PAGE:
Pretty soon, a fidgety 5 minutes of Meditation/Pranayama has turned into 20 minutes that you don’t want to end.
There are many techniques for quieting the mind; I’m sharing some that work for me. All the Greats use Meditation to tap into their inspiration. Russel Simmons, of Def Jam Recordings and Rush Management, has just written “Supper Rich” where he explains how yoga and meditation has helped him become not only a tremendously successful business man, but more open and loving in his life. It’s an excellent book.
As always, ask your teacher about any yoga technique, and they can point you in a direction that they’ve gone. Try it, and with practice, you’ll go in the right direction and style that’s right for you.
This beautiful back bending pose is a classic, seen not only in many yoga styles, but also in classical India artwork. It is a pose dedicated to the god, Shiva, the Lord of the Dance and seen often in graphic depictions of him. You too can feel like a kingly dancer, or at least 10 times more energized when you do Dancer Pose correctly. Its many benefits include, stretching the chest, shoulders, quads, and abdomen. This pose strengthens your ankles, and whole leg, while honing your balance and focus skills.
Get into the Groove
I know you are developing your yoga practice from not only reading this wonderful blog, but also by taking regular classes with our fantastic SAC teachers!! Right!! So, that said, please do some Surya A and B warm up before attempting this challenging backward bending pose.
After warm up, come to the top of your mat and shift your weight onto the right foot. Bend right knee, and grasp the foot in a classic “runner’s” quad stretch pose. If you find it a struggle to easily grab your foot, please grab a towel or strap for the rest of the exercise.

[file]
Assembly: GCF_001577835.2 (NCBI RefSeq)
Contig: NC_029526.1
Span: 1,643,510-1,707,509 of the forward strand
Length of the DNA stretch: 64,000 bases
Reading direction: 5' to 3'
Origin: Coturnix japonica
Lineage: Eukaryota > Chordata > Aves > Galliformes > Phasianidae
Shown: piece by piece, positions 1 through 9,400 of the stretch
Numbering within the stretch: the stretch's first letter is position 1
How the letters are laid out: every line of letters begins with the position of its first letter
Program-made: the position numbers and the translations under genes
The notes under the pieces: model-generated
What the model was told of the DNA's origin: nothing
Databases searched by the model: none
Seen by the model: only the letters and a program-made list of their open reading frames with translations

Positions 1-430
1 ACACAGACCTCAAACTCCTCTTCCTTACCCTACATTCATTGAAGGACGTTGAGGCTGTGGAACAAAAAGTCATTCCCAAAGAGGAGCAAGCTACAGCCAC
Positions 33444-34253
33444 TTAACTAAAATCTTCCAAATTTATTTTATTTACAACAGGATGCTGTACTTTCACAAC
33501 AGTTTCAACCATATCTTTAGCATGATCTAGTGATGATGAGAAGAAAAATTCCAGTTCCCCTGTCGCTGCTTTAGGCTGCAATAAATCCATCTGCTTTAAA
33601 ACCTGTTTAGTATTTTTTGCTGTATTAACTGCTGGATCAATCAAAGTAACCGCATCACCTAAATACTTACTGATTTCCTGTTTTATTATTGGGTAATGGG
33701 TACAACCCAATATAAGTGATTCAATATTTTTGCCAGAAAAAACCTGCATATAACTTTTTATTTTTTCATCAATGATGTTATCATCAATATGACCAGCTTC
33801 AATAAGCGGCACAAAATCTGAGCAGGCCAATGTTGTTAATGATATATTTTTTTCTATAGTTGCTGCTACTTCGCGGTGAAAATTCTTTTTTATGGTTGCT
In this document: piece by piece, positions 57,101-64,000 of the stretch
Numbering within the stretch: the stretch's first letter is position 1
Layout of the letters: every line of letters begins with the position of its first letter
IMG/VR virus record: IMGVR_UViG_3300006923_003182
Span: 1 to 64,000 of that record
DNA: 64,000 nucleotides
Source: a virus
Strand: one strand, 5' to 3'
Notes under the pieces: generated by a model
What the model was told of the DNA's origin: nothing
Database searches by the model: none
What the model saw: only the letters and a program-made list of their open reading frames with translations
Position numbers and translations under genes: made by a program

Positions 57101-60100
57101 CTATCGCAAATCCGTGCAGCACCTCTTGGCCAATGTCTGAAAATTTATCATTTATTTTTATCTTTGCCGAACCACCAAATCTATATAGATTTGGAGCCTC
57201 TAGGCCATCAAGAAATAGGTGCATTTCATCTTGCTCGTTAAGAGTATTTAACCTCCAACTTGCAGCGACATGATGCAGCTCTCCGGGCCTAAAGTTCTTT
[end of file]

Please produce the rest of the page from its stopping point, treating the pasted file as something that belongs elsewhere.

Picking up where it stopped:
Allow your pelvic bone to drop and tilt forward, this will stretch the quad more deeply and prevent pinching your low back as you back bend. Hold this simple stretch for 5 breaths.
Before going further, keep your pelvic bone dropped, AND lift your chest up to your chin. Then you can proceed into a backbend by leaning slightly forward, and kicking the weight of your foot into your hand and continuing to lengthen your foot and hand upward.
If you feel any pinching, stop, grab a strap and use this excellent tool to ease into Dancer till your quads, pectoral’s and mid back are more open.
GO SLOW. A lot of folks slam themselves into poses, and they are designed to be meditative, thoughtful and well, dancer like. If you find yourself rushing into Dancer or any pose, stop. Are you breathing? Are you struggling to go further than your muscles will allow at this time? Remember, yoga is NOT a competitive sport, but a wonderfully challenging way to integrate breath and body to enhance a healthy mind and body.
Stay in Dancer about 10 breaths, then switch.
Forward bending with slightly bent knees, or “soft” knees, or a supine twist are great counter poses to Dancer. Also, if you are still feeling vibrant, a headstand or one leg stretched forward, balance ( Eka Pada Hasta Padagustasana) are excellent ways to balance Dancer. If you need to modify, grab a strap and lasso your lifted foot with it. Also, standing near a wall and using it for support is a great way to train yourself to balance. You can also do this pose with a buddy, who can hold you. As always, all poses are best learned under the guidance of a certified yoga teacher. We have so many excellent teachers at SAC to choose from. You can always talk to me in one of my classes, Mondays and Tuesdays.
Tonja Renee Hall
Is a yoga instructor at Seattle Athletic Club Downtown, and for professional sports teams. She uses her 10 years teaching experience here, internationally and in many disciplines of dance, cycling sports, and equestrian sports to inform her teaching. She uses humor and discipline to encourage her students to reach for their personal best. To schedule a private yoga lesson, please refer to her website tonjareneehall.com or contact Anna Miller, Group Fitness Director at Seattle Athletic Club Downtown. Her favorite color right now is orange, and she can’t get enough of this sun!!!